The above-mentioned FSB statement coincided with a worrying report from the Open Dialogue Foundation which has been closely following the case. In August Open Dialogue activists reported that Chirny was in a pre-suicidal state which they believed to have been brought about by drugs he was ‘treated’ with in the Serbsky Institute. That institute earned notoriety during the 1970s and later for its use of punitive psychiatry.repeating the prosecution line and showing ‘confessions’ by both Afanasyev and Chirny. Given the fact that only Afanasyev has been sentenced, it is worth noting a
Petro Okhotin from the NGO explained that the FSB investigators were doing their utmost to separate Sentsov and Kolchenko and Afanasyev and Chirny. They had experienced enormous difficulty in even tracking down Chirny. When their delegation arrived at the Serbsky Institute, they were told that he had been moved to the Lefortovo prison. Then a day later they learned that he was in the Butyrka pre-trial detention centre in a severe pre-suicidal state. Okhotin warned that Chirny might be facing torture and / or being fed tranquillizers to get him to give testimony against the other defendants.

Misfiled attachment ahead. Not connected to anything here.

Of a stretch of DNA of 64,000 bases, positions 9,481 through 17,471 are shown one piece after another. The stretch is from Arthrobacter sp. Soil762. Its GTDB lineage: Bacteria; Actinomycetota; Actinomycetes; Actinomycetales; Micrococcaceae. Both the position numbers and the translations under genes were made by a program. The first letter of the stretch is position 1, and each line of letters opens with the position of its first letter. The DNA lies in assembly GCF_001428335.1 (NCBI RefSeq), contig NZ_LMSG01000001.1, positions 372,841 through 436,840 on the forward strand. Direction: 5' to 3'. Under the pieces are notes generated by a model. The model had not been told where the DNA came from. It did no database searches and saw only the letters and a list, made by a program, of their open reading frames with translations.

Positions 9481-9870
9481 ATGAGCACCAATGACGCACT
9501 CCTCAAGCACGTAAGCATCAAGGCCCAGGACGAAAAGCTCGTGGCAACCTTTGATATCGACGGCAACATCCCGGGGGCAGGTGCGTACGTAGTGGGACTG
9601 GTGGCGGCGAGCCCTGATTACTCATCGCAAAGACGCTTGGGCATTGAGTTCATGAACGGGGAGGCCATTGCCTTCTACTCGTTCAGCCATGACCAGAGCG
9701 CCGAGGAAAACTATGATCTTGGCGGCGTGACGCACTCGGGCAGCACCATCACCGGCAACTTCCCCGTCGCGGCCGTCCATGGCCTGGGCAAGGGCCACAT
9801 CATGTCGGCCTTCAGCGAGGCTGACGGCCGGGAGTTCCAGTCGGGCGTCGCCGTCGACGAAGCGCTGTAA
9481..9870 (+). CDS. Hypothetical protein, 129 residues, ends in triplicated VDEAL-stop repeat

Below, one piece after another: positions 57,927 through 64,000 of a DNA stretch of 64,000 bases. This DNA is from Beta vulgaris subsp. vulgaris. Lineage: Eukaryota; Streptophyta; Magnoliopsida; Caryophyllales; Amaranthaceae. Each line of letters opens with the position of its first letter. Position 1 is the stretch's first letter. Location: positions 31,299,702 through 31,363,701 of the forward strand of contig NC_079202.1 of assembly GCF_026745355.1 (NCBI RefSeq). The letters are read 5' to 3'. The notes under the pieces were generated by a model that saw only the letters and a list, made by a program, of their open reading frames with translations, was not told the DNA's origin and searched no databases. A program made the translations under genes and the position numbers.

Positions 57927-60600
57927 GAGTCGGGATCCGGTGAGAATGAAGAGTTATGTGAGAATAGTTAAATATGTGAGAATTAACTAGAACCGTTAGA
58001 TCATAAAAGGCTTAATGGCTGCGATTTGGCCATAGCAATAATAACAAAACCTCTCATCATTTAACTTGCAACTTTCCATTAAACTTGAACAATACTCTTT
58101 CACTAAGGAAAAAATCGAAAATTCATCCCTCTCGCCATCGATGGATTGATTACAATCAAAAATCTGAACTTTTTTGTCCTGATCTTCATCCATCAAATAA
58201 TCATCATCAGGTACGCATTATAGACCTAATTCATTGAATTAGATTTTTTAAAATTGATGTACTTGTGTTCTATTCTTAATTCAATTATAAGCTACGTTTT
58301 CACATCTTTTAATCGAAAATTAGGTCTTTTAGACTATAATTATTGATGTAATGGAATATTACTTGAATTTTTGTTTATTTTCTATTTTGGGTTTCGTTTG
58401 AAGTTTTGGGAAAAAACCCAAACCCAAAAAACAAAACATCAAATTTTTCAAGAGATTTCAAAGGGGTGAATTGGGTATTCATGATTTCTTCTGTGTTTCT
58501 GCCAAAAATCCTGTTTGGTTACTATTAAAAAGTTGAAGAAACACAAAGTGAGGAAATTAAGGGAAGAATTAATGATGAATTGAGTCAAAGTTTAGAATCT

Since Afanasyev was sentenced alone, it is possible that Chirny has since retracted his testimony. He had earlier been reported to have written a letter asking for the Ukrainian consul to visit him. Chirny is the only one of the four who had managed to formally declare his rejection of Russian citizenship before being arrested, and the Russian authorities have not attempted, as they have with the others, to claim that the others had ‘automatically’ become Russian nationals. Both Kolchenko and Sentsov have vehemently objected to this and are adamant that they remain Ukrainian citizens.
Oleg Sentsov and Oleksandr Kolchenko are facing 20-year sentences in a case where the words ‘if convicted’ seem especially inappropriate. Both men have been declared political prisoners by the authoritative Memorial Human Rights Centre, and demands have already been issued by Amnesty International for their return to the Crimea. The lack of any evidence aside from questionable ‘confessions’ and the secrecy behind Afanasyev’s trial make international attention and pressure on the Russian authorities imperative.